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Recent Applications of Different Microstructure Designs in High Performance Tactile Sensors: A Review

Published in : IEEE Sensors Journal (Volume: 21, Issue: 9, May2021)
Authors : Xuguang Sun, Tiezhu Liu, Jun Zhou, Lei Yao, Shuli Liang, Ming Zhao, Chunxiu Liu, Ning Xue
Summary Contributed by:  E.V.V. Hari Charan

A wide range of tactile information, such as temperature, texture, pressure, and vibration, can be sensed by humans through their skin. The aim of recent research in tactile sensors has been to match the sensitivity of human skin. High sensitivity and spatial resolution are two key factors that help obtain sufficient contact information. These factors determine the accuracy of the simulated tactile mechanism of humans.

The limitations of Young’s modulus and the elasticity of polymer materials restrict the performance of the flexible conventional tactile sensor, making it difficult to mimic human skin. However, microstructure, the three-dimensional spatial geometries of single or composite materials on a micron scale, is integrated into sensitive functional materials and is crucial in maximizing the sensitivity and resolution of tactile sensors.

The microstructures can be broadly divided into four categories. The first is a microstructure with a standard arrayed layout suitable for batch production, which can take shapes like a pyramid or a cylinder. The advantage of the pyramid geometry is that its tip can be deformed appropriately across a small pressure span. It allows for producing capacitive and piezoresistive tactile sensors that are highly sensitive to changes in capacitance and resistance. The cylinder’s vertical nature enables the utilization of shear strain to detect tangential mechanical variables.

Organisms inspire the second type of microstructure. One such design is an e-skin system inspired by finger skin. This design adopts a double spiral structure as electrodes create an alternating voltage when it slides on rough surfaces. Another design relies on the ability of crack-shaped receptors and cilia on insect limbs to acquire tactile information. Some novel ideas for microstructure design are derived from the microscopic plant constructions on rose petals and lotus leaves.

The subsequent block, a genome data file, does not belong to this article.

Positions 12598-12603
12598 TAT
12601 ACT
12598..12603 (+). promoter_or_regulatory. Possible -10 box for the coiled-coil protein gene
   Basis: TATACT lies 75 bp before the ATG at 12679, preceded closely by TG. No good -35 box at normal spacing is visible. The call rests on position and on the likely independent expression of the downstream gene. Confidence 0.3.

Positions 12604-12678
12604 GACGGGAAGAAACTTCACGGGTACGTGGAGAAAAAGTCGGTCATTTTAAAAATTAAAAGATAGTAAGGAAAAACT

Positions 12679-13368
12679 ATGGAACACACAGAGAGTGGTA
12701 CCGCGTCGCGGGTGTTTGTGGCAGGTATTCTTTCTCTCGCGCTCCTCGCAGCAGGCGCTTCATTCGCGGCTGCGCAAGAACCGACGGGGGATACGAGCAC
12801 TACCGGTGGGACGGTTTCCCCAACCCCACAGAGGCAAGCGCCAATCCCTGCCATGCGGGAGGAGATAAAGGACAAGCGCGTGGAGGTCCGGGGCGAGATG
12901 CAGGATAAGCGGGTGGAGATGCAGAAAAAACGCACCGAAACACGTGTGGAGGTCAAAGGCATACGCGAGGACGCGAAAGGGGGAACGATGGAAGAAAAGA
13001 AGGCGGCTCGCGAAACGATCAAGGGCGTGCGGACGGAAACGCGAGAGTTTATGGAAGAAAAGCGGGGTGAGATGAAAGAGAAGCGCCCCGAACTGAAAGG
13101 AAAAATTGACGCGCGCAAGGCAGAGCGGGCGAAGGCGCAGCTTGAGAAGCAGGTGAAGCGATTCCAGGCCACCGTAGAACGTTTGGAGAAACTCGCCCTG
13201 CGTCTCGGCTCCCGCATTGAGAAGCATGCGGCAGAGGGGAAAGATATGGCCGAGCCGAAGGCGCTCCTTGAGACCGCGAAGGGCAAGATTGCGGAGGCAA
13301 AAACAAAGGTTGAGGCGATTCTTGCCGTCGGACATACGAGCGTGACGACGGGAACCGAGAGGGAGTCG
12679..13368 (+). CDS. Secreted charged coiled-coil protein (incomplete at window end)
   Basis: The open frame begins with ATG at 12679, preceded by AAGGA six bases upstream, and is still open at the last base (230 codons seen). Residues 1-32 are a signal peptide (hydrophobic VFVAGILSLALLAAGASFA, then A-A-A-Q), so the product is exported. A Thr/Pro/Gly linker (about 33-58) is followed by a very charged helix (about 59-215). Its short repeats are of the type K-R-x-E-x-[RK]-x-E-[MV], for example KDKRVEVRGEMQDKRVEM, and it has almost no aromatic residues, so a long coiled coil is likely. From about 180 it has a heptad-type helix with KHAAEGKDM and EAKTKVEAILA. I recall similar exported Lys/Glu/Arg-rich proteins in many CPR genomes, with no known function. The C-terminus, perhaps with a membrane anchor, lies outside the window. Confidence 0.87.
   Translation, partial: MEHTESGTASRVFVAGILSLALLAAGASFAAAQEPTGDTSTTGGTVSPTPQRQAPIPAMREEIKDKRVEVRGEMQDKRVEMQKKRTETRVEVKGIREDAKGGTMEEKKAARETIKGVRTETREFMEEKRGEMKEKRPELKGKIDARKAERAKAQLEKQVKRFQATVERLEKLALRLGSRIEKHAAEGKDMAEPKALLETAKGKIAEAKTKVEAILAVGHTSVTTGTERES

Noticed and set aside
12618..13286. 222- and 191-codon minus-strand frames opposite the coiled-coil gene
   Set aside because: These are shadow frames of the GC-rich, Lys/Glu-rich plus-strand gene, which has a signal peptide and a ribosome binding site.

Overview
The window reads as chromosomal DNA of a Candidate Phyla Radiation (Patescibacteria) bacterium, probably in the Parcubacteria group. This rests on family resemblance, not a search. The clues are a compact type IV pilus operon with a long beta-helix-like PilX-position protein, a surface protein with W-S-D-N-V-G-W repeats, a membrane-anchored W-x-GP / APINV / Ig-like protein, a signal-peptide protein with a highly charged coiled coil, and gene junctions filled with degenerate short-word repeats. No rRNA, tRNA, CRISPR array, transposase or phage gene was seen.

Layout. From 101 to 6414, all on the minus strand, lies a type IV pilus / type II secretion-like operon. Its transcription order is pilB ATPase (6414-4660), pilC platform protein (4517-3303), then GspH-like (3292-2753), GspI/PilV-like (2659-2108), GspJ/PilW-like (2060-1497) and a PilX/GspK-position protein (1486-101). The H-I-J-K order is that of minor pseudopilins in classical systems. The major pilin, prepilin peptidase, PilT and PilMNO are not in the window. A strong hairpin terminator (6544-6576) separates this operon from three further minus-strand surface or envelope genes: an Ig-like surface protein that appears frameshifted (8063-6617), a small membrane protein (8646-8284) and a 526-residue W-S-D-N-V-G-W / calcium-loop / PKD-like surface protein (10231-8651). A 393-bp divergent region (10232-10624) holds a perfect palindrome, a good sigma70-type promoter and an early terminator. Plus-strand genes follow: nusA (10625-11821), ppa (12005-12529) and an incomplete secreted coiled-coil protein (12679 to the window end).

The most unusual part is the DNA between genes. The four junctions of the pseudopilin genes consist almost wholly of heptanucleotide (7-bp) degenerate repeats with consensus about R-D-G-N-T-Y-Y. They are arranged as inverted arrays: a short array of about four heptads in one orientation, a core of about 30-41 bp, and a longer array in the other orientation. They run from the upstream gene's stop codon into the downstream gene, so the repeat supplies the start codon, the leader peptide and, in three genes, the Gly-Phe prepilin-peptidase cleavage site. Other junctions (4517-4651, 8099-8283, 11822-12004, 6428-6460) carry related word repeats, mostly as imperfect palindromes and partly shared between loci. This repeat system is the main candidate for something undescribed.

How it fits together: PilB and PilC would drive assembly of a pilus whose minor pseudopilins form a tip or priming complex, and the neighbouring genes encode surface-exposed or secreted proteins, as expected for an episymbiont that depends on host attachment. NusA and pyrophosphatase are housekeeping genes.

The next is based on materials. The geometric characteristic of the materials can be utilized to build ultra-sensitive and ultra-thin microstructures. One microstructure is the micro-nano fibre network, where the nanowires are aggregated regularly or repeated randomly to form sequential or complex 3-D networks acting as planar or deformable conductive networks. It helps in transferring energy during the process of sensing. One other microstructure is the laminated distribution structure. It is formed by vertically accumulating flake-like materials to obtain laminated microstructures. The property is used to build a sensor with high sensitivity.

The final category is microstructures with an irregular distribution, which leads to better Young's modulus and elasticity to obtain high-performance tactile sensors. The geometric feature is of spongy, porous structures, with different size cavities forming multiple interconnections between holes in a dense and disorderly matrix. It is used to make a wide array of tactile sensors. Paper-based microstructure takes advantage of the paper's tailor-ability to build flexible tactile sensors, the shape of which can be modified to suit the users.

With the expanding applications of tactile sensors and information, the performance of these tactile sensors faces many challenges. An exciting revelation was that the intelligent combination of various microstructures might lead to a better balance of sensitivity, linearity, and hysteresis of tactile sensors and help realize the bionic performance of devices. However, there is scope for improvement and many challenges to overcome in the design and fabrication of microstructure.

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